Haviland is professor emeritus at the University of Vermont, where he founded the Department of Anthropology and taught for 32 years. He holds a PhD in anthropology from the University of Pennsylvania and has conducted research in archaeology in Guatemala and Vermont; ethnography in Maine and Vermont; and physical anthropology in Guatemala. This work has been the basis of many publications in national and international books and journals, as well as in trade publications. His books include The Original Vermonters, co-authored with Marjorie Power, and a technical monograph on ancient Maya settlement.

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Haviland Anthropology is a conceptual favorite for its overall take on questions of human nature, race, and evolution. It is almost always possible to find a fact or reference, as the authors cover an impressive stretch of anthropology.

The problem is that Haviland Anthropology becomes more like an encyclopedia than a textbook. It has four co-authors, more than any of the other textbooks, and is up to pages longer than the comprehensive four field texts. Very unfortunately, even the condensed version of Haviland, The Essence of Anthropology clocks in as expensive too.

At this price, it defeats the purpose of assigning additional readings and materials to complement the textbook. With this encyclopedic quality, more proofreading was necessary.

There were mismatches between index page numbers and material, as well as problems in reference dates and styles, and some typos. It also seemed like it was more an encyclopedia of s anthropology—the references for many sections stopped at around Other textbooks do not get the same kinds of vitriol, at least on Amazon comments.

Extensive discussion of genes, but do not really address issues of genetic determinism. There are hints of how fetal environment influences growth, such as the photo caption p. However, do not discuss later evolutionary ideas such as niche construction. This is not directly brought into the present until much later in a short section on racial segregation, with mention made of income and wealth disparities in the United States This could be given greater emphasis and better linked to the earlier discussion.

Talk about Boas as fighting against racism, but present the Boas immigrant studies in terms of increased height in the United States 9, —recall that Boas actually found Sicilian immigrants to be stunted in their new environment! No mention of race revivals like A Family Tree in Every Gene Leroi , genetic ancestry testing, or race-based medicine.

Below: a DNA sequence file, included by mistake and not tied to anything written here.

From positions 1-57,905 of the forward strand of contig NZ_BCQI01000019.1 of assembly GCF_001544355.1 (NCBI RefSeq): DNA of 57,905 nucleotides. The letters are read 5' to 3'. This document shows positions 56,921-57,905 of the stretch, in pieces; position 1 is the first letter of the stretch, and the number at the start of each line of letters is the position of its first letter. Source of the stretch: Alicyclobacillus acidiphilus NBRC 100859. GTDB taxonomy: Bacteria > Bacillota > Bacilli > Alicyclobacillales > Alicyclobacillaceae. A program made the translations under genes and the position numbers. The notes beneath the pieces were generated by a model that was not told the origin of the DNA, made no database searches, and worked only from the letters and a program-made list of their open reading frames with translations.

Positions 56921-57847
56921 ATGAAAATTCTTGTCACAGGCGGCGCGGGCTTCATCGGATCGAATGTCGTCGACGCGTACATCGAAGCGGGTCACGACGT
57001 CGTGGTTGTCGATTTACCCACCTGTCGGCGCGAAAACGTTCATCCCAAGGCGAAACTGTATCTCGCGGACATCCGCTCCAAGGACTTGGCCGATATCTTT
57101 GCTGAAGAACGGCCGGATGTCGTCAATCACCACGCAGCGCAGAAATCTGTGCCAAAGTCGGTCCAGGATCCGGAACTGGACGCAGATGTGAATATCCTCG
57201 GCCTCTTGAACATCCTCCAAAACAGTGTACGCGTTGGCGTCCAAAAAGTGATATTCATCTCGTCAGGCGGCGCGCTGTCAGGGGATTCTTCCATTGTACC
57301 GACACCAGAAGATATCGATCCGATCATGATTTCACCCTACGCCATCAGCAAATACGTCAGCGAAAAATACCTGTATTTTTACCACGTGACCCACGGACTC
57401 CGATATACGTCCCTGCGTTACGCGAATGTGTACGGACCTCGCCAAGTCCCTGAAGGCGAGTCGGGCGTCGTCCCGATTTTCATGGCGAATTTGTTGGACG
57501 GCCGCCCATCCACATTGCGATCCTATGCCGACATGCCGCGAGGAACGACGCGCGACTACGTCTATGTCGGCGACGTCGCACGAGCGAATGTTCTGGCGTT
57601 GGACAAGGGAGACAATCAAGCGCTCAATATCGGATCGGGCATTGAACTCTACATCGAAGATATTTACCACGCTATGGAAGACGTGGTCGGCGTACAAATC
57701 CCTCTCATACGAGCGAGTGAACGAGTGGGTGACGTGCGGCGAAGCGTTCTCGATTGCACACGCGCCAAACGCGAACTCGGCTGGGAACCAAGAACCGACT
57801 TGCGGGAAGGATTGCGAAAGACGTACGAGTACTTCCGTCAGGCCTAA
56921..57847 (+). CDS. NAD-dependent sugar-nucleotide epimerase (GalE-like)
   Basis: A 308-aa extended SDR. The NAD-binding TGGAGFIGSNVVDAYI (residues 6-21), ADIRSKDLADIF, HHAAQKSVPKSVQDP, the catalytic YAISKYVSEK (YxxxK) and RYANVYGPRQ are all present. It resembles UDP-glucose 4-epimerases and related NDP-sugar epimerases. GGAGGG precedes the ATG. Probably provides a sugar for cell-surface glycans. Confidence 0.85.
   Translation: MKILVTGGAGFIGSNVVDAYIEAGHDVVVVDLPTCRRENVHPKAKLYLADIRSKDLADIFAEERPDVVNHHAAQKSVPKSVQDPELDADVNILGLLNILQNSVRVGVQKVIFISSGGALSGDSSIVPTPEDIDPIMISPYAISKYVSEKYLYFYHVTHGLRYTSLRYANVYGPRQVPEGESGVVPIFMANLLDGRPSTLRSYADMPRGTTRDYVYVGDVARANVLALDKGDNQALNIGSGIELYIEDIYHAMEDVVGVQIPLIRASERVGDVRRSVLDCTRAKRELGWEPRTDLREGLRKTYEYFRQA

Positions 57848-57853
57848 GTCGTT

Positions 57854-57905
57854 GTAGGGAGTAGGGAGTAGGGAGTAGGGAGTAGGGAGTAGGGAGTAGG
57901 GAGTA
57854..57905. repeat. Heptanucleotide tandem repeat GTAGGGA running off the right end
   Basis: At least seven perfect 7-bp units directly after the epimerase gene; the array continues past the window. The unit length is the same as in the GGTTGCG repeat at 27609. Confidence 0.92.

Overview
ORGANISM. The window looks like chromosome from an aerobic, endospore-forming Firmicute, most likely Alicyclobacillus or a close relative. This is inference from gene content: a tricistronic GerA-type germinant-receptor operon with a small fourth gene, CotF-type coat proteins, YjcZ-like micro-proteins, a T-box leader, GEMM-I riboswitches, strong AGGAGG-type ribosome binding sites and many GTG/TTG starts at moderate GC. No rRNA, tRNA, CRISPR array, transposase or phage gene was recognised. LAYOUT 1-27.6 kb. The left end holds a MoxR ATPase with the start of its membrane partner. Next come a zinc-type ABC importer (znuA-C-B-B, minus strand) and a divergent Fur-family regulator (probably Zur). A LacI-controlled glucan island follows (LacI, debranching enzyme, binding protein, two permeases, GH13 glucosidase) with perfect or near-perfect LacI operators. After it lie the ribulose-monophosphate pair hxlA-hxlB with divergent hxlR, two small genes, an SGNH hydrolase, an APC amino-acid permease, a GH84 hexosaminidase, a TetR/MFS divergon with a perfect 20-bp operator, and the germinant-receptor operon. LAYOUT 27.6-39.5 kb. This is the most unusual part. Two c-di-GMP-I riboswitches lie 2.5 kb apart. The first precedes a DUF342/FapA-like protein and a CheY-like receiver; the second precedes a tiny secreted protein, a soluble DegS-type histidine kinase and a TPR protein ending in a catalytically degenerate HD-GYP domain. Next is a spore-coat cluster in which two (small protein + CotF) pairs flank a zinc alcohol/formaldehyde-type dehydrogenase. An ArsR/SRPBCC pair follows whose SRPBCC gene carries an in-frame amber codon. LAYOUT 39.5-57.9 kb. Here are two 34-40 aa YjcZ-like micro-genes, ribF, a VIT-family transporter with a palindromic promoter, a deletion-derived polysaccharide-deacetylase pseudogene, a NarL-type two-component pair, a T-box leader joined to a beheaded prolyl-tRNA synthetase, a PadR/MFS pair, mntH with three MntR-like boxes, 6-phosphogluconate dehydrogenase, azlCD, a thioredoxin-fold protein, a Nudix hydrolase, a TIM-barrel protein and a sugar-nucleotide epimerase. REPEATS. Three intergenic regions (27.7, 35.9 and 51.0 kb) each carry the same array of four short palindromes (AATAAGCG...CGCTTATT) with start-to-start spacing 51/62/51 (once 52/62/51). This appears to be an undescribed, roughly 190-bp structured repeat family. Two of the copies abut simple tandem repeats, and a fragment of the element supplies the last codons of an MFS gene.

The authors basically use the logic of clines and Lewontin. However, they never elaborate or explain this point. They do not discuss craniometrics. Curiously, however, they do not specifically close the loop and show how race as a cultural category becomes biology.

Haviland Anthropology mainly concentrates on The Bell Curve and debunking IQ tests as measuring intelligence, cultural bias, and socioeconomic bias; they do here talk about how environment can shape physical aspects like height They point out the relation of chimps and bonobos as equally distant to the most-recent common ancestor, and helpfully suggest that gorillas might also be equally related However, the authors could do more to directly dispel the notion that human behavior is anchored in non-human primate behavior.

Haviland Anthropology emphasizes learned behavior in non-human primates, and affirm that they have culture No reference to bipedalism as learned behavior or as styles of walking. Haviland Anthropology may more tightly link tool use to brain size expansion than some anthropologists would.

Can a series of biological features indicate particular cultural abilities? They present multiregionalism first and fairly, describing gene flow and referencing The Origins of modern humans: A world survey of the fossil evidence Wolpoff et al. Unfortunately there are no references beyond in these sections, although it would seem relatively easy to follow up on Relethford and Templeton. They describe positive aspects of Upper Paleolithic technologies and human expansion, without using language of colonization or conquest.

For example, although there are various places where height is related to environment and nutrition, the term plasticity does not appear in the text. To cite: Antrosio, Jason. First posted 29 March Revised 21 September


Download: Anthropology 14th Edition Haviland.pdf

Explore the most fascinating, creative, dangerous, and complex species alive today: Would you like to tell us about a lower price? The CD-Rom has a bunch of links to webpages that are no longer there making most of the disc worthless. It came to me on time and had very simple editon clear instructions on how to send it back. Get fast, free shipping with Amazon Prime. Alexa Actionable Analytics for the Web. Showing of reviews. I used this book in my first Anthropology class and this book helped me get interested in the field.


Haviland Anthropology (13th Edition)

Amazon Renewed Refurbished products with a warranty. Awards received by Dr. Top Reviews Most recent Top Reviews. Customers who bought this item also bought. If you are a seller for this product, would you like to suggest updates through seller anthropolofy Get fast, free shipping with Amazon Anthropoloyy. A staunch supporter of indigenous rights, he served as expert witness for the Missisquoi Abenakis of Vermont in an important court case over aboriginal fishing rights. In general, a boring and underwhelming look on a very interesting topic.






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